Now, this card can't be made mandatory, which wouldn't work anyway, as in Estonia, where we've had such a card for years and despite being mandatory, a large number of people never got one (including myself - never felt enough need for one to warrant the red tape, and now I don't live there anymore anyway). People who want to live off the map, live off the map. But you don't get on the green line to the plane. Anyone who waives their right to the secure ID card goes through increased scrutiny.
For a best-of-both-worlds solution to both privacy issues and identity theft (stealing an ID card with a similar photo), the ID card could include, on-chip only, a digital photo and fingerprint data of the cardholder, which can be verified at security checkpoints but by law could never be stored on any government computers. The only thing in a central server would a checksum that requires the bits of the photo and fingerprint data in conjuction with the alphanumeric data like name and SSN to be the same as when issued - i.e. even in the highly unlikely event of Al Qaeda duplicating the card manufacturing process, a fake wouldn't fly because the checksum is completely unforgeable (the amount of combinations a chess game can have outnumbers the atoms in the known universe, not to mention a 24-bit half-megapixel digital photo).
This would also have the added benefit of being a universally accepted photo ID for people who don't have a driver's license or a passport. It would also help combat voter fraud (which is ridiculously rampant in the US compared to the rest of the free world). The privacy argument against such a thing is truly and utterly ridicuous, since the government already KNOWS your SSN and information such as your date of birth, name, and state where you live.
For everyone on the nanny-state side who would react in hand-fluttering horror to the idea of good-guy guns in schools and on planes, there's someone on the big-L side who'll grouse about barcodes tattooed on the back of your neck when the idea of national ID cards gets brought up. Sure, the people who continue to mutter darkly about "stolen elections" ought to appreciate this idea; but if we keep resisting even things like positive photo ID at polling places, the day we get a real, uniquely indexable database of citizenry is a long way off.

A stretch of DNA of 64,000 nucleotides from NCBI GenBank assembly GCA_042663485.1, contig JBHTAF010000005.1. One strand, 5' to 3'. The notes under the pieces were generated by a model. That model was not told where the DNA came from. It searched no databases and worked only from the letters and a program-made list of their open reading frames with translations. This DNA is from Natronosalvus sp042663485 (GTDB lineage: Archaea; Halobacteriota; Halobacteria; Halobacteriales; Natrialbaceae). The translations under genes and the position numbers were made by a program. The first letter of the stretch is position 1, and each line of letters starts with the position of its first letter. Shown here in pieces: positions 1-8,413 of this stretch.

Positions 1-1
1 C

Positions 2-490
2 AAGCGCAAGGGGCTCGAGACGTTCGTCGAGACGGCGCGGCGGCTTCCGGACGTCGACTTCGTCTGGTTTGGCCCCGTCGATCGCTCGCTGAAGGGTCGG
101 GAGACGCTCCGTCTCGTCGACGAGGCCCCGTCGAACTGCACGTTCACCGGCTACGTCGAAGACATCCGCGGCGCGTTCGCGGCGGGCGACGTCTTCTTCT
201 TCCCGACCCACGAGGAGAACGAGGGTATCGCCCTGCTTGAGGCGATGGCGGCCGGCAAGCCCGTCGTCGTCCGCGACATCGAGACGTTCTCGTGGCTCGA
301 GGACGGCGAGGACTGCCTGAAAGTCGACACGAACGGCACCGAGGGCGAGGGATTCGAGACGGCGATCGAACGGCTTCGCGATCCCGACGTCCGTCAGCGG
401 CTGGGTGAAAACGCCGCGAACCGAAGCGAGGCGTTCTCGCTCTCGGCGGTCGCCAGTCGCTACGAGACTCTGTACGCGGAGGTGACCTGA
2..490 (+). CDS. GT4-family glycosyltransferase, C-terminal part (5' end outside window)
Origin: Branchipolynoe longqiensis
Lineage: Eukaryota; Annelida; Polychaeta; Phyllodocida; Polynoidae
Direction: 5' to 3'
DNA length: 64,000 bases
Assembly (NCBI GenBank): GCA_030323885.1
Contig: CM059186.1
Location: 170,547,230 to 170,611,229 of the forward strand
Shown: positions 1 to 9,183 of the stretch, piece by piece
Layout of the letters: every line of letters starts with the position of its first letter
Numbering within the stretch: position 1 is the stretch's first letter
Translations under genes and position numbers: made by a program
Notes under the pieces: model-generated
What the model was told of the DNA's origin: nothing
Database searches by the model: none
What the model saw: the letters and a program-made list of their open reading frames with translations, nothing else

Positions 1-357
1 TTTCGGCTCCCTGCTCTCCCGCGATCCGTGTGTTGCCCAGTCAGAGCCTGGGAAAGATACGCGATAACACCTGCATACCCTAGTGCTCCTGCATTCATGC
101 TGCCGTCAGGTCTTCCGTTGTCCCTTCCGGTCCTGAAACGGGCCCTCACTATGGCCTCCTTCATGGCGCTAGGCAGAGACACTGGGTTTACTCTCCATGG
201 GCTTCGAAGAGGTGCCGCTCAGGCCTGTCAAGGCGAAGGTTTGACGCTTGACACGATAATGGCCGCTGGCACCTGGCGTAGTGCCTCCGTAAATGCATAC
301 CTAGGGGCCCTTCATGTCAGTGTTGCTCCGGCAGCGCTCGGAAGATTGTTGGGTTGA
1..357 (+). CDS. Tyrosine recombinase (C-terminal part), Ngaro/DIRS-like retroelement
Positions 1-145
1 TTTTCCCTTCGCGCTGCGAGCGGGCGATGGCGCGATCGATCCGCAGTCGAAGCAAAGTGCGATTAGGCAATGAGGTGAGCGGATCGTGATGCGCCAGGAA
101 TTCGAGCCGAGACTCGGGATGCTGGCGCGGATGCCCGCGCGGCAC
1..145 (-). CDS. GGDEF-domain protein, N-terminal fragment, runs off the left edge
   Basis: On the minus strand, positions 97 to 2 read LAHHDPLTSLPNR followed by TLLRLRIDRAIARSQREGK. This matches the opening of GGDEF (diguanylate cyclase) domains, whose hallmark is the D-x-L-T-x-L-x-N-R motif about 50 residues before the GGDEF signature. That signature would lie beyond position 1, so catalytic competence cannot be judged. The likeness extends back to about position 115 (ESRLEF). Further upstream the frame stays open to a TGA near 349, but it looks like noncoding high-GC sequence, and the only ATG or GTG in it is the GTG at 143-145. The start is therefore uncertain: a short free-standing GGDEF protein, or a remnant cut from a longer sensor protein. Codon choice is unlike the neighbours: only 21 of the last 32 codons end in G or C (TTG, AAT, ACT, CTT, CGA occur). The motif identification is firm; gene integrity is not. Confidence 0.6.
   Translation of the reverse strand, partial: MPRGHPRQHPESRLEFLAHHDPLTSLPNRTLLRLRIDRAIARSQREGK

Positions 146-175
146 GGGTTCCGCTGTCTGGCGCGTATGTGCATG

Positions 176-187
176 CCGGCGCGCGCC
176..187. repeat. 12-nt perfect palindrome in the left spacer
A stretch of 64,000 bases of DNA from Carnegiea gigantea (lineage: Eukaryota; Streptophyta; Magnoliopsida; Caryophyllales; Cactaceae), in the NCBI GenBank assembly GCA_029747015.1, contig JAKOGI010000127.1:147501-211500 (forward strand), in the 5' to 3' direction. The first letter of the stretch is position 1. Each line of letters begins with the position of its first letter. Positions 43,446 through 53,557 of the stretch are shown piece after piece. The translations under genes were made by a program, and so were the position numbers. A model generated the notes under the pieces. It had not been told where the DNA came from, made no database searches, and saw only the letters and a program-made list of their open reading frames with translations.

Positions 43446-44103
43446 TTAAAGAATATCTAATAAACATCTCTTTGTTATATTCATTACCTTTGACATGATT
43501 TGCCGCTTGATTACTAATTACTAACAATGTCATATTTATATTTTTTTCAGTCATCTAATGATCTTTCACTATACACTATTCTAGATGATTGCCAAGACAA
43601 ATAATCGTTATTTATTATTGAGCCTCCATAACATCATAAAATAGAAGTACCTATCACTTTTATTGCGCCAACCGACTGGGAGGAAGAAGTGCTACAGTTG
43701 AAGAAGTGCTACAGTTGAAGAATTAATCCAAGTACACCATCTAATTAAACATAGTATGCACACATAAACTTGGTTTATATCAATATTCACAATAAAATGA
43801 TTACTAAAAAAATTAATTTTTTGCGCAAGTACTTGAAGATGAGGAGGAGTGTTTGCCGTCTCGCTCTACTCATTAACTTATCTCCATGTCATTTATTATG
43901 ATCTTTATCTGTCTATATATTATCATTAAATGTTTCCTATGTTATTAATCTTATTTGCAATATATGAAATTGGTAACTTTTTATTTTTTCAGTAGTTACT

I just hope the people who complain about their names getting confused with terrorists' aren't the same ones who would resist being put into a database that would keep that from happening.
UPDATE: John S. sends along a counterargument to the national ID by Bruce Schneier.
UPDATE: Peter G. points out that the way the watch list works, a number of high-profile terrorism suspects aren't on it for the very reasons given above. He also says:
I strongly disagree with allowing firearms on airplanes. A firearm can
penetrate an armored cockpit door. It can bring the airplane down directly
in other ways. All bad results. And there's no need for firearms to prevent
What we SHOULD do is resume allowing pocketknives. The old rule was,
anything up to a four-inch lockblade was okay. That's how it ought to be
today. Such a weapon can't bring down an airplane and can't force open a
cockpit door, but just one in the hands of a determined civilian can force
an end to any hijacking attempt that doesn't involve a gun.
True enough. Explosive decompression is a poor reward for shooting a terrorist at 30,000 feet; but ten sufficiently hard-jawed people with butterfly knives could have made short work of Atta and company.
UPDATE: Sam Muldia responds to Bruce Schneier.
|Wednesday, October 4, 2006
00:31 - Too little, too Zune